The socialist mayor of Paris, Anne Hidalgo, has announced her candidacy for the French presidency, saying that, as a woman of hard-working and immigrant roots, she will seek to mend the anger and divisions in French society and win back disillusioned low-income workers. with the left.
“The Republican model is disintegrating before our eyes,” Hidalgo told supporters gathered on the docks of Rouen, Normandy. He warned of growing inequalities and said: “I want all children in France to have the same opportunities as me.”
Hidalgo, 62, is the first mayor of Paris and is best known for her campaign to reduce the number of cars in the French capital, increase the number of bike lanes and make the city greener. This has gained popularity among a strong base of largely well-to-do urban voters on the left, but has proven to be polarizing and infuriating the auto lobby.
Hidalgo has a difficult task ahead of him. The socialist party has been failing since the one-term presidency of François Hollande, who ended up being so unpopular that he did not even seek a second term in 2017. Working-class voters have defected from the party, which some feared would disappear after his historic low. score of 6% in the last presidential elections of 2017.
Hidalgo, who has the backing of a new generation of younger socialist mayors seeking to reinvent the party, has focused his campaign firmly on his story of “overcoming class prejudice” to win back voters. He cited his “humble” upbringing in a housing estate near Lyon to appeal to workers and those who have marched for more “social justice” in protest movements over the past two years, including the yellow vests (yellow vests).
Hidalgo described how he had come to France from Andalusia at the age of two with his Spanish parents fleeing the Franco dictatorship. “I owe my freedom to the school,” he said. “Here in the port of Rouen, I think of my father who worked in the shipyards of Cádiz and of my mother, a seamstress.” She chose to become French at age 14 and said her nationality decree was still close by as a sign of her attachment to France.
In his speech, Hidalgo did not name the centrist president, Emmanuel Macron, who intends to run for re-election in April and who polls show voters view as competent but out of touch with ordinary people. But he said he wanted to end the “contempt, pride, disdain and condescension of those who know so little about our life but decide everything without us, which generates so much anger and revolt.”
Mathieu Klein, the socialist mayor of Nancy, said that the “personal history and roots of the working class of Hidalgo show that the values of the Republic are for everyone.”
Hidalgo, who wants to reindustrialize France, bring in factories from abroad, install a low-carbon economy and raise wages, has spent the summer trying to build his profile outside of Paris by traveling the country from towns to small towns.
He is expected to easily win his party’s backing in an internal vote, but he faces the great challenge of division on the French left. The left is fragmented into several different parties, with seven potential candidates standing, dividing the vote. Hidalgo is voting at 7-9%, too low to advance to the final round.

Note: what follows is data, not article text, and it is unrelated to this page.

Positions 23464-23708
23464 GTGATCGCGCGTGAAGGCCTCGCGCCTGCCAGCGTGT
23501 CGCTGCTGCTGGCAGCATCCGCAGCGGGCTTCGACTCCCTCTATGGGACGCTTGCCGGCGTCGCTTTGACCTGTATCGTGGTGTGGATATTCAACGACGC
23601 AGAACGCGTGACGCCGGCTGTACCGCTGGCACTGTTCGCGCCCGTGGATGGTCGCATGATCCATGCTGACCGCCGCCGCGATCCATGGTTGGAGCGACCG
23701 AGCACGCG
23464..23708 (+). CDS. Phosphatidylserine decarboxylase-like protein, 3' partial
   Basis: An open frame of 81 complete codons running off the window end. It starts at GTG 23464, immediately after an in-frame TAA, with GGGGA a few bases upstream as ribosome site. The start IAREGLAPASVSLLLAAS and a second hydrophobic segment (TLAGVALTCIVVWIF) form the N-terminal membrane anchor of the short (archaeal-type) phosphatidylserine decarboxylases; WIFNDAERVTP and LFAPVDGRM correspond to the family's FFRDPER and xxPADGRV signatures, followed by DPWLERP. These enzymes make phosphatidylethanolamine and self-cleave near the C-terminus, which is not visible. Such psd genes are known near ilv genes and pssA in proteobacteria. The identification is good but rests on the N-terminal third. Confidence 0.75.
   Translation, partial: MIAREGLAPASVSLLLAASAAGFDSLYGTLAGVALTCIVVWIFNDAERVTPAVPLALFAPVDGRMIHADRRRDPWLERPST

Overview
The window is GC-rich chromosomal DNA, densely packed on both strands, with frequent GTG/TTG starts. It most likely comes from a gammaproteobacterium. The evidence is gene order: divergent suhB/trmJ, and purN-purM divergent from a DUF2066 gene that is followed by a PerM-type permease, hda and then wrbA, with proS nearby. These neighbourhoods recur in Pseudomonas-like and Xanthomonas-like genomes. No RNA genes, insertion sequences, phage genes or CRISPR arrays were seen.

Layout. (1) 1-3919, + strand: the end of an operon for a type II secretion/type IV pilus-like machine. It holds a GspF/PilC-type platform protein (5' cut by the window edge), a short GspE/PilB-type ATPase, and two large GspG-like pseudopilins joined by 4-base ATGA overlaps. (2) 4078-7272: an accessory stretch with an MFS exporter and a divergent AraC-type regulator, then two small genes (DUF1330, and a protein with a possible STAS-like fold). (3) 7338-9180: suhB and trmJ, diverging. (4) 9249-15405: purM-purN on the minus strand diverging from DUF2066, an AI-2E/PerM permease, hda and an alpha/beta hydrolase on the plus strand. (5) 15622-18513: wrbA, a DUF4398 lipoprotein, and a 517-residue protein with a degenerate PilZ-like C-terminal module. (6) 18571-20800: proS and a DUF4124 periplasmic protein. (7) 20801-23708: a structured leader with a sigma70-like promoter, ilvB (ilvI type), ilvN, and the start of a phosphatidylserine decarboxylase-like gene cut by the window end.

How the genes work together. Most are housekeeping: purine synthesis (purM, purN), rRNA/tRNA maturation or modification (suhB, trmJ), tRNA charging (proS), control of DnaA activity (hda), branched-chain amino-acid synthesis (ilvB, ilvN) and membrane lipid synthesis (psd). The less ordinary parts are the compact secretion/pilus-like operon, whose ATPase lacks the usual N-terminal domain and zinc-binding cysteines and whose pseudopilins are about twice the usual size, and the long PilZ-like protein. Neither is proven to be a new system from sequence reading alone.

Socialist Senator Patrick Kanner, a supporter of Hidalgo, recently described the left as “confetti.” Hidalgo’s supporters hope other candidates will resign and support her. But some, like the leftist Jean-Luc Mélenchon, are unlikely to ever retire. Hidalgo maintains that, in Paris, he has always shown that the polls were wrong.
Polls show that the April 2022 presidential race could be a repeat of 2017, pitting the centrist Macron against the far-right Marine Le Pen. But the contest is still open. The full list of candidates will not be known until winter, and Nicolas Sarkozy’s right-wing party, Les Républicains, has yet to decide who will run.
Le Pen began his third presidential campaign on Sunday with a staunchly anti-immigrant speech in which he vowed to crack down on parts of France that he claimed had been “Talibanized.” She is focusing her campaign on fighting for individual “freedoms”, hoping to capitalize on small but regular weekend street protests against Macron’s health pass, which requires people to show proof of a vaccine, proof negative or Covid recovery before accessing certain spaces. like bars and restaurants.
In an attempt to assert that his anti-establishment National Rally party could be trusted by the government, Le Pen has avoided taking an outspoken stance against vaccines. She said: “We are not against vaccines, but we believe in the freedom of vaccines: everyone should be able to choose for themselves.” She added: “If every Saturday hundreds of thousands of people are in the streets shouting ‘freedom!’ it is because there is a discomfort “.
Le Pen, who replaced his father in the far-right party in 2011, will temporarily hand over the provisional leadership to Jordan Bardella, 25, during his presidential campaign as he seeks to expand his voter base.
George is Digismak’s reported cum editor with 13 years of experience in Journalism